As a result of Professor Bellah’s abiding concern with religion, his work did not find favor in all scholarly quarters.Steven Tipton, professor at Candler School of Theology at Emory University and one of Bellah's co-authors on Habits of the Heart, told the New York Times that Bellah's work "shows how religion is enacted in history and cannot be grasped outside it," which is to say, it's a real subject for scholarship.
In 1973, after he had been named to a professorship at the Institute for Advanced Study in Princeton, N.J., many of the institute's faculty -- whose members were overwhelmingly scientists and mathematicians -- called his scholarly credentials into question.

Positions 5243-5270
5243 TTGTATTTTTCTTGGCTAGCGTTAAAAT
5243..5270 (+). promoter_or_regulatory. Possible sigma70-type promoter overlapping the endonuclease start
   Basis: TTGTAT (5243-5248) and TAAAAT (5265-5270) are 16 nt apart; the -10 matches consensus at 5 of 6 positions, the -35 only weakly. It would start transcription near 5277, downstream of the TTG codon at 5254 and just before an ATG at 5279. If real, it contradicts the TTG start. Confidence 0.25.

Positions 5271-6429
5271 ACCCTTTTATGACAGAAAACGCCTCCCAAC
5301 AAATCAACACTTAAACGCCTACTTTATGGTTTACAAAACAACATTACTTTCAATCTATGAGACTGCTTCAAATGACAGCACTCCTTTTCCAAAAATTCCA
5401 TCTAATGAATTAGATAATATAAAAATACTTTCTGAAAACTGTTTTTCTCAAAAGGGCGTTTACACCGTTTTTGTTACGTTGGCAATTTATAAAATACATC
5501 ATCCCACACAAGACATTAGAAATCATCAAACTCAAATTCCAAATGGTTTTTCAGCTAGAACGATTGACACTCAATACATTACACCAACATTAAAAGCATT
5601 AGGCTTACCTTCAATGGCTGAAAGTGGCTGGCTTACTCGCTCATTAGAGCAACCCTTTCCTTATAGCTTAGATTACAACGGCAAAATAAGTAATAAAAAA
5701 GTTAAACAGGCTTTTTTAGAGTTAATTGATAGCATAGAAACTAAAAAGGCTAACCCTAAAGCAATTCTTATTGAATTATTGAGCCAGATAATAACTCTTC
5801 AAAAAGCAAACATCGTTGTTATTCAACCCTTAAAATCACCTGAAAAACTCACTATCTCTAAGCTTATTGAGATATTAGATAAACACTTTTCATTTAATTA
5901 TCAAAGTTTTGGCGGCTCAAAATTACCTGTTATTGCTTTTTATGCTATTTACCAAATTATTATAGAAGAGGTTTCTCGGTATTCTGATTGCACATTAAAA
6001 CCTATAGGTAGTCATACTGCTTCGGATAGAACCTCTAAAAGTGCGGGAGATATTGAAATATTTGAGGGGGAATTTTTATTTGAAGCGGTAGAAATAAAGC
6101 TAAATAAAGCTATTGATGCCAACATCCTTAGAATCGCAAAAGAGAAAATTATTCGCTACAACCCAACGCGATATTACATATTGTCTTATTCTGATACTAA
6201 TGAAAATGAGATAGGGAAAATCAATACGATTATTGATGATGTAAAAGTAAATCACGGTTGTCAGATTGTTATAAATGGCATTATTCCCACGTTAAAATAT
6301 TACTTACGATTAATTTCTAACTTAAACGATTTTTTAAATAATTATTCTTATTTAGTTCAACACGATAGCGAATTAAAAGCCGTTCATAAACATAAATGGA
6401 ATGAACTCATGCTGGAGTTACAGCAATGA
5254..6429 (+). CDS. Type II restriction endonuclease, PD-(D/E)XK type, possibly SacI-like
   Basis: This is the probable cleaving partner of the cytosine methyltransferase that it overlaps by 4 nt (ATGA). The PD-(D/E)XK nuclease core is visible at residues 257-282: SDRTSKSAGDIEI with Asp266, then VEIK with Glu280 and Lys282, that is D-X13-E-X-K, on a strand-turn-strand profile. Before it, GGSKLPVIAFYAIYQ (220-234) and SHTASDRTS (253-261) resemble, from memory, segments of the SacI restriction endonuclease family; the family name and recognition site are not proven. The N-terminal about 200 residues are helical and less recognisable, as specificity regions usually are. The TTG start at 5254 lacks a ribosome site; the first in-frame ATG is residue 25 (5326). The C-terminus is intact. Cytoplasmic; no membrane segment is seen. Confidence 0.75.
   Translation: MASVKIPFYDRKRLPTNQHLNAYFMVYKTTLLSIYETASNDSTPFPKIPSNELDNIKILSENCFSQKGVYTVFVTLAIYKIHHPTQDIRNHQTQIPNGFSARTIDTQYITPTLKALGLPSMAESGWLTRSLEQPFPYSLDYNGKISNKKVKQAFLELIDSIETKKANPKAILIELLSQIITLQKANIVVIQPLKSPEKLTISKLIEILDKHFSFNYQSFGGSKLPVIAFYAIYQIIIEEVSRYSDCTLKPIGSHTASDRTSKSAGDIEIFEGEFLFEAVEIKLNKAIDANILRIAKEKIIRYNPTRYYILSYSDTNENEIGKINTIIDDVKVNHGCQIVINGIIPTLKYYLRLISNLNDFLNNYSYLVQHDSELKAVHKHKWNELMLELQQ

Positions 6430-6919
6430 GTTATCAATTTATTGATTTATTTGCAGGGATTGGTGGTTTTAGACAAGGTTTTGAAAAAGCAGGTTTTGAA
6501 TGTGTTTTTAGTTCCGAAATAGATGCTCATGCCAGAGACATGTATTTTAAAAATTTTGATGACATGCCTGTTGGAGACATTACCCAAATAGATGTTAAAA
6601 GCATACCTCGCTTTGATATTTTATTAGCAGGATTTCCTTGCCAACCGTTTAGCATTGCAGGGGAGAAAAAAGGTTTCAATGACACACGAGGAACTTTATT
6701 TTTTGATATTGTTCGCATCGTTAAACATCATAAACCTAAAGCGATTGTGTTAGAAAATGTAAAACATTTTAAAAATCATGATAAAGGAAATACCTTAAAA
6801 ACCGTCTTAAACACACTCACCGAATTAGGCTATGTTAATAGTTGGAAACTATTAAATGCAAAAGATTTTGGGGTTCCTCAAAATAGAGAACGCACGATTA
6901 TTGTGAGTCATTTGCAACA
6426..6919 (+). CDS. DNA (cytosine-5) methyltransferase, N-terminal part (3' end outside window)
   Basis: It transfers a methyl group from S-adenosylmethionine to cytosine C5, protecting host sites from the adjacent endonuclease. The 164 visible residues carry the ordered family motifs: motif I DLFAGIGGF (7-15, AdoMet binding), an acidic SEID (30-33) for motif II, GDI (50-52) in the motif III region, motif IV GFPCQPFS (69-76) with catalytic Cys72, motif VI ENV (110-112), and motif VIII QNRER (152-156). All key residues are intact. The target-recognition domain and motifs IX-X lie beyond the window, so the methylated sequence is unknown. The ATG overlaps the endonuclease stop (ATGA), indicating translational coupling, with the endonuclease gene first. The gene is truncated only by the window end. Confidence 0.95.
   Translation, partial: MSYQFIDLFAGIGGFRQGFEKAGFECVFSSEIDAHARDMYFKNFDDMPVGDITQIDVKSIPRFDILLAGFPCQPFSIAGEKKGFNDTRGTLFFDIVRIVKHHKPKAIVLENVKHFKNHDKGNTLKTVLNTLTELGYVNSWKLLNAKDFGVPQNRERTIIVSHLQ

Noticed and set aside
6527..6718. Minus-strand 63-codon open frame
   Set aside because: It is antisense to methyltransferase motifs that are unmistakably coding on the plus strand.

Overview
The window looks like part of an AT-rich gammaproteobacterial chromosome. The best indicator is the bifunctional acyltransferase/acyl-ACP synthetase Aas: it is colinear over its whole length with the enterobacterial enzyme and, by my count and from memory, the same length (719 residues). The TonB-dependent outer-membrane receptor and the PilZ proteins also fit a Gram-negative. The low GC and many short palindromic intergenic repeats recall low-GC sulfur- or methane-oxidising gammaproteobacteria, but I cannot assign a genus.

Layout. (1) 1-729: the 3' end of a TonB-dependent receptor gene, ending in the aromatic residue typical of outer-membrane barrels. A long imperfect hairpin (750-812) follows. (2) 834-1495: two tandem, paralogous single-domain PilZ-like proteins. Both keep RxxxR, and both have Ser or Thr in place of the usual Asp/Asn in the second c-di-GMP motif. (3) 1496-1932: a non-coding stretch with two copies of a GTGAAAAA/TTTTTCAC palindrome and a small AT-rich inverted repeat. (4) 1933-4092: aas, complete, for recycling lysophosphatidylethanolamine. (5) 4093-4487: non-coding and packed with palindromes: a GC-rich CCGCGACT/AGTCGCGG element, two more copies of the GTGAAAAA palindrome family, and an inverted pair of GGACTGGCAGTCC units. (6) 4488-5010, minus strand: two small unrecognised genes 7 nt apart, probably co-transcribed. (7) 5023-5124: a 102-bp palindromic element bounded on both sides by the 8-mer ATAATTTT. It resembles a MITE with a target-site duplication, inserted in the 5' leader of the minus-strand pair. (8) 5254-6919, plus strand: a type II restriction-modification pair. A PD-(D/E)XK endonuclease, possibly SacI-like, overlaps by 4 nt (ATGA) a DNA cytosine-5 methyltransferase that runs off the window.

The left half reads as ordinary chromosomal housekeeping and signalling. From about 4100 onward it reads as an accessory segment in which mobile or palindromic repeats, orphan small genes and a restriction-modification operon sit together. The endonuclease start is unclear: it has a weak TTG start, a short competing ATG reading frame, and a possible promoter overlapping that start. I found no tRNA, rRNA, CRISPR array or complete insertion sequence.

The apparent reason, Professor Bellah's colleagues said this week, was that in the ardently secular canon of the hard sciences, religion was deemed an insufficiently rigorous subject for scholarly scrutiny. Professor Bellah renounced the appointment and remained at Berkeley.
It's common to hear talk of the "religious turn" in academia. Not sure there's a better example of the dramatic difference in how religion is treated in academia now than the distance between Bellah's conflict at Princeton in '73 and his reputation at his death in '13.
"Modern America has a soul, not only a body," Tipton said, "and Bellah probed that soul more deeply and subtly than anyone in his field or his time."